Prevalence of psychotic symptoms in childhood and adolescence: a systematic review and meta-analysis of population-based studies.
BACKGROUND: Psychotic symptoms occur more frequently in the general population than psychotic disorder and index risk for psychopathology. Multiple studies have reported on the prevalence of these symptoms using self-report questionnaires or clinical interviews but there is a lack of consensus about the prevalence of psychotic symptoms among children and adolescents.MethodWe conducted a systematic review of all published literature on psychotic symptom prevalence in two age groups, children aged 9-12 years and adolescents aged 13-18 years, searching through electronic databases PubMed, Ovid Medline, PsycINFO and EMBASE up to June 2011, and extracted prevalence rates. RESULTS: We identified 19 population studies that reported on psychotic symptom prevalence among children and adolescents. The median prevalence of psychotic symptoms was 17% among children aged 9-12 years and 7.5% among adolescents aged 13-18 years. CONCLUSIONS: Psychotic symptoms are relatively common in young people, especially in childhood. Prevalence is higher in younger (9-12 years) compared to older (13-18 years) children.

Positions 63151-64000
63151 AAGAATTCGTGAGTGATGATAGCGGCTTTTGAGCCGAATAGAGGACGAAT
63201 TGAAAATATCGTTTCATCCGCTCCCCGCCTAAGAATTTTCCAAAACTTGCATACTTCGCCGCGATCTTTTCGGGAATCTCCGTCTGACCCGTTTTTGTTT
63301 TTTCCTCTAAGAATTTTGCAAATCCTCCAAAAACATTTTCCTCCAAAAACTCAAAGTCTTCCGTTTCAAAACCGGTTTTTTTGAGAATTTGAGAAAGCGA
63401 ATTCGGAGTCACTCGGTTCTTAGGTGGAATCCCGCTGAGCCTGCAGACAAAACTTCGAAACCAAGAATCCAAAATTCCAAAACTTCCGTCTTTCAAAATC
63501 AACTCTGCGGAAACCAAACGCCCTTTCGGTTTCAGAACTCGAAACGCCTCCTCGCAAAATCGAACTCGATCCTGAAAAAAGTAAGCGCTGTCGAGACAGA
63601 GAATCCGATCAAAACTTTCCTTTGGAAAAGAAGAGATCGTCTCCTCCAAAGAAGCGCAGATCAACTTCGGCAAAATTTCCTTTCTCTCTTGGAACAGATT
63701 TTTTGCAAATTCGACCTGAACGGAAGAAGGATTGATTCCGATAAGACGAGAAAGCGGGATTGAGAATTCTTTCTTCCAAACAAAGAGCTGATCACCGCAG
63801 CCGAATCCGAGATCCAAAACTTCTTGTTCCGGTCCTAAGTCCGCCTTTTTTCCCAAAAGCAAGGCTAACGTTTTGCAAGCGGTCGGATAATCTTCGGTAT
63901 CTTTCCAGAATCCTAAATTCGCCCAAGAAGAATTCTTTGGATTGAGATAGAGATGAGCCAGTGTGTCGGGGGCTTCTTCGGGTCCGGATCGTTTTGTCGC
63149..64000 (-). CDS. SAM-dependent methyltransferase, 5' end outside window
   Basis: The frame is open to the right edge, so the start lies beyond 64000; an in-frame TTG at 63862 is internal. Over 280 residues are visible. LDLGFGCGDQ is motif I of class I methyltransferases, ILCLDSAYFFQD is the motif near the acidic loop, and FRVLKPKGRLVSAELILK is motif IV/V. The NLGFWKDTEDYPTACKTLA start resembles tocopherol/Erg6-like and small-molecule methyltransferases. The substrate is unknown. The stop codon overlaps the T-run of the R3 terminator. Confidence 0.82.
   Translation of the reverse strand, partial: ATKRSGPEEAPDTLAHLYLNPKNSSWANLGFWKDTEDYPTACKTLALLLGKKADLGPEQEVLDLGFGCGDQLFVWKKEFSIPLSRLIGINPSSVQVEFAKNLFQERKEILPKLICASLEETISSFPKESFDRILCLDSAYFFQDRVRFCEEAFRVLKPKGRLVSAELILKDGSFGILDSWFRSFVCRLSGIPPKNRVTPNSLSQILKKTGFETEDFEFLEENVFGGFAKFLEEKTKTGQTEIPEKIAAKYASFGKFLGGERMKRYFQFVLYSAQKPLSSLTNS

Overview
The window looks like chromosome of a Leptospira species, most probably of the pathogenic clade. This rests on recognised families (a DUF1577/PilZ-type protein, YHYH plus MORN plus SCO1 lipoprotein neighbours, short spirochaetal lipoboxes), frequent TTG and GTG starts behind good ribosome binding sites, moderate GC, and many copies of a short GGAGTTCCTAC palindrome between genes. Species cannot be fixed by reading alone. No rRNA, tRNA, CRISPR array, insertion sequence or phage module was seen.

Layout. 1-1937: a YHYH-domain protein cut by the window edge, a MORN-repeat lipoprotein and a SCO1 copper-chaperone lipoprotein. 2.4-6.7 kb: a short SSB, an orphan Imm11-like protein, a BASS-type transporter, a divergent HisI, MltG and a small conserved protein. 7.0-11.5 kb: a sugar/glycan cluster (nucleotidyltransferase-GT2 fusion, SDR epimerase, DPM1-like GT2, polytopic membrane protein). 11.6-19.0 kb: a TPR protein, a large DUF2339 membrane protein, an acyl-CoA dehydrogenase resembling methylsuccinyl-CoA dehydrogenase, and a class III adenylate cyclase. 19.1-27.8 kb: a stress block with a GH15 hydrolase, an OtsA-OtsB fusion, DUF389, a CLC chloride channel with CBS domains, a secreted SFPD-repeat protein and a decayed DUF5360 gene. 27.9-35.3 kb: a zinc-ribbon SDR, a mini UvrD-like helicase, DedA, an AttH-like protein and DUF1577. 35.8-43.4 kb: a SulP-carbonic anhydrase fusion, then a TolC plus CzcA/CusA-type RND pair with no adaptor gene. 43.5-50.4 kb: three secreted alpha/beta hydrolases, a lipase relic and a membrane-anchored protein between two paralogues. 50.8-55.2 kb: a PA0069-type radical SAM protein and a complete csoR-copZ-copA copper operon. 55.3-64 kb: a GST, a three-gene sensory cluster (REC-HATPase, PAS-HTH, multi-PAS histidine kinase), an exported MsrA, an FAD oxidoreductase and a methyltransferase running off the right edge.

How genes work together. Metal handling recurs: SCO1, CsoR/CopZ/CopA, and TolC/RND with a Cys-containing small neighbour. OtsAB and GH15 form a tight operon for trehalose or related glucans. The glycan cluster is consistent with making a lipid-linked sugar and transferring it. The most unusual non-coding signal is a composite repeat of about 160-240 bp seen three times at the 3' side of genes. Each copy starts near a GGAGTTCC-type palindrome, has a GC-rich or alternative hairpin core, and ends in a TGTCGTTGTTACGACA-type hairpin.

CommentsThis article is also available from Cambridge Journals at http://journals.cambridge.org/
Published CitationKelleher I, Connor D, Clarke MC, Devlin N, Harley M, Cannon M. Prevalence of psychotic symptoms in childhood and adolescence: a systematic review and meta-analysis of population-based studies. Psychological Medicine. 2012; 9:1-7.
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